be afraid, very afraid

In its writing the poem should scare you at first.


pet poems

Our poems are our pets.


bad trannie

It was automatic writing with a bad transmission.


interruption of the poetic

Poetry as something happening among other things happening. As something happening in language, and to language under siege. Poetry as memory, sometimes memory of the future. Poetry as both fixed and in process, ever a paradox. Above all, poetry as experience, as Philippe Lacou-Labarthe would put it. (He would add, poetry as interruption of the “poetic,” but that’s for some other time.)

—Michael Palmer, “Poetry and Contingency,” Active Boundaries: Selected Essays and Talks (New Directions, 2008)


tallied perfectly

Each line tallied perfectly into the sum of the last line.


impact image

An image that aggressively rearranges the space of human experience.


scroll through

The online poem was a scroll through.



Mangrove poetry: thickets of language with many roots sunk in psychologically murky waters.


requisite madness

But if any man come to the gates of poetry without madness of the Muses, persuaded that skill alone will make him a good poet, then shall he and his works of sanity with him be brought to naught by the poetry of madness, and behold their place is nowhere to be found.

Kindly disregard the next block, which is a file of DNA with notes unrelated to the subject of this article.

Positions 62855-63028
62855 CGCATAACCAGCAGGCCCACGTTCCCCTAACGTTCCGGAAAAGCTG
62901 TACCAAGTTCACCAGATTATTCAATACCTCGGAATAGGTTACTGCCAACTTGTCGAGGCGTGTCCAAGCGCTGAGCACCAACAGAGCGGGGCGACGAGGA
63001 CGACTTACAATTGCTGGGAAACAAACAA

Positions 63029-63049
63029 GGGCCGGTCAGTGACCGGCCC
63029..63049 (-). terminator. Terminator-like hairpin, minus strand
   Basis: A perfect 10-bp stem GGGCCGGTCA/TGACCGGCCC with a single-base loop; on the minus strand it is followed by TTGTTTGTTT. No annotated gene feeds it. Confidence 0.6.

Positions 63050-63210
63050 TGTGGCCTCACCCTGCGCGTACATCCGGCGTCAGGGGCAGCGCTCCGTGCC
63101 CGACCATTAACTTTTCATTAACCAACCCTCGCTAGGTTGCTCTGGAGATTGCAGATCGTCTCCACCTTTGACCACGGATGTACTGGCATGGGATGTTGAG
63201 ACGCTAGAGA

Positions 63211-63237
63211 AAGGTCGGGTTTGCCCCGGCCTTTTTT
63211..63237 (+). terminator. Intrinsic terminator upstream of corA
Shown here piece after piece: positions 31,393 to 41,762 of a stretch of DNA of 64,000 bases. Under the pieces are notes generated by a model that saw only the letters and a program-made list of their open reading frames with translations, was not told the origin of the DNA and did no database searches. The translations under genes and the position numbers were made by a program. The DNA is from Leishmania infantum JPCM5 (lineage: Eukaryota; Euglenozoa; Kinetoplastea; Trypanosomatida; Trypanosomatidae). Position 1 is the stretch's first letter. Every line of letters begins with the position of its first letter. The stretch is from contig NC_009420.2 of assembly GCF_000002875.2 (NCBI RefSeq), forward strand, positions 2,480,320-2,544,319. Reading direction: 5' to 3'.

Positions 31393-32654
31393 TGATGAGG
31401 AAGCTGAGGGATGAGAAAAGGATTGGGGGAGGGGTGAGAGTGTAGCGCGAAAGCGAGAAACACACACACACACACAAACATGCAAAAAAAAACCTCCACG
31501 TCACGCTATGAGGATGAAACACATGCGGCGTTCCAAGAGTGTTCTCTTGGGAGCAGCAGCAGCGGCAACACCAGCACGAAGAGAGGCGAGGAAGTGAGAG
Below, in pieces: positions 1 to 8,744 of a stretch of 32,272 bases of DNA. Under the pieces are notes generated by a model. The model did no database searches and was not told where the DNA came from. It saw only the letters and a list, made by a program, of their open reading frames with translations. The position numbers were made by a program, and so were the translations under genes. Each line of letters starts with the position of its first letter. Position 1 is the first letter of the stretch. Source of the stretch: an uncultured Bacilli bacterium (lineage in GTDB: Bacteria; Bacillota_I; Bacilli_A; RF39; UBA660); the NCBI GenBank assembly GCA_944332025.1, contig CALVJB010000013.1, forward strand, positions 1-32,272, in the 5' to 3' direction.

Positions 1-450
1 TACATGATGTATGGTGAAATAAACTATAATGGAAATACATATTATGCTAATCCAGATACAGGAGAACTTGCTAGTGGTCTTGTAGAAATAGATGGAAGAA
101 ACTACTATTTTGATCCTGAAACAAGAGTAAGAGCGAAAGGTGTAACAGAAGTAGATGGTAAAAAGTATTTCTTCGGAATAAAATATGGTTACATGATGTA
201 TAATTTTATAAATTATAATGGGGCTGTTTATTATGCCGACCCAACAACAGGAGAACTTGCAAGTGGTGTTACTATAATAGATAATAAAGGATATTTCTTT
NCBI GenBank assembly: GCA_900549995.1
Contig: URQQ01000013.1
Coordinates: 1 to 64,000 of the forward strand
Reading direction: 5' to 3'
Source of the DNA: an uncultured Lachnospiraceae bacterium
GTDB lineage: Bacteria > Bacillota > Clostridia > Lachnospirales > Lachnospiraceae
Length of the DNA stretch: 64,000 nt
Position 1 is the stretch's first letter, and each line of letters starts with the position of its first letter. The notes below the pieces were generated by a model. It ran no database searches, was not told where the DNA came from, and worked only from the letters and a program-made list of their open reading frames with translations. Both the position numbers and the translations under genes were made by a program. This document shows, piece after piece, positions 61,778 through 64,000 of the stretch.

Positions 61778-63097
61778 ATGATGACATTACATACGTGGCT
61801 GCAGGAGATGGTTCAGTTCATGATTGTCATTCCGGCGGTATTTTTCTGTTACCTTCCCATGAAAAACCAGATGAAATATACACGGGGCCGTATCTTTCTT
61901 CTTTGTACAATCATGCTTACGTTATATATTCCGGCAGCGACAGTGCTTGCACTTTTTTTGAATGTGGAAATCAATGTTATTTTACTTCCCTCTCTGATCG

—Socrates (Plato), Phaedrus edited by R. Hackworth, Cambridge, 1952


thereafter always moving

The moment you open the book to that page, the poem becomes the perpetuum mobili.


not taken lightly

The poet humbles language by taking it seriously.


descant / disgorge

Only an Ezra Pound could have descanted/disgorged The Cantos.



When the poem is finished why is it that the words seem preordained?


blank page block

Block: The letters lie buried in an avalanche of whiteness. You can hear only muffled cries, but can’t make out any words.


row, row...

The meter was so strong and regular I thought of the poet as a coxswain with a megaphone calling out: ‘Row, row’…


permanent things

Fashions, forms of machinery, the more complex social, financial, political adjustments, and so forth, are all ephemeral, exceptional; they exist but will never exist again. Poetry must concern itself with (relatively) permanent things. These have poetic value; the ephemeral has only news value.

—Robinson Jeffers, preface to The Selected Poetry of Robinson Jeffers, Random House, 1938,(p. XV)


escape passage

Poem as escape passage from the din and flash of spatio-temporal reality


word gourmand

The poet is a word gourmand: The savor of the syllables together with the texture of the meaning are an experience the poet deeply craves.


wrinkled brow

The lines came at a cost of many years, and may as well have been wrinkles on the poet’s brow.


hometown crowd

Poets in New York City read to each other all the time.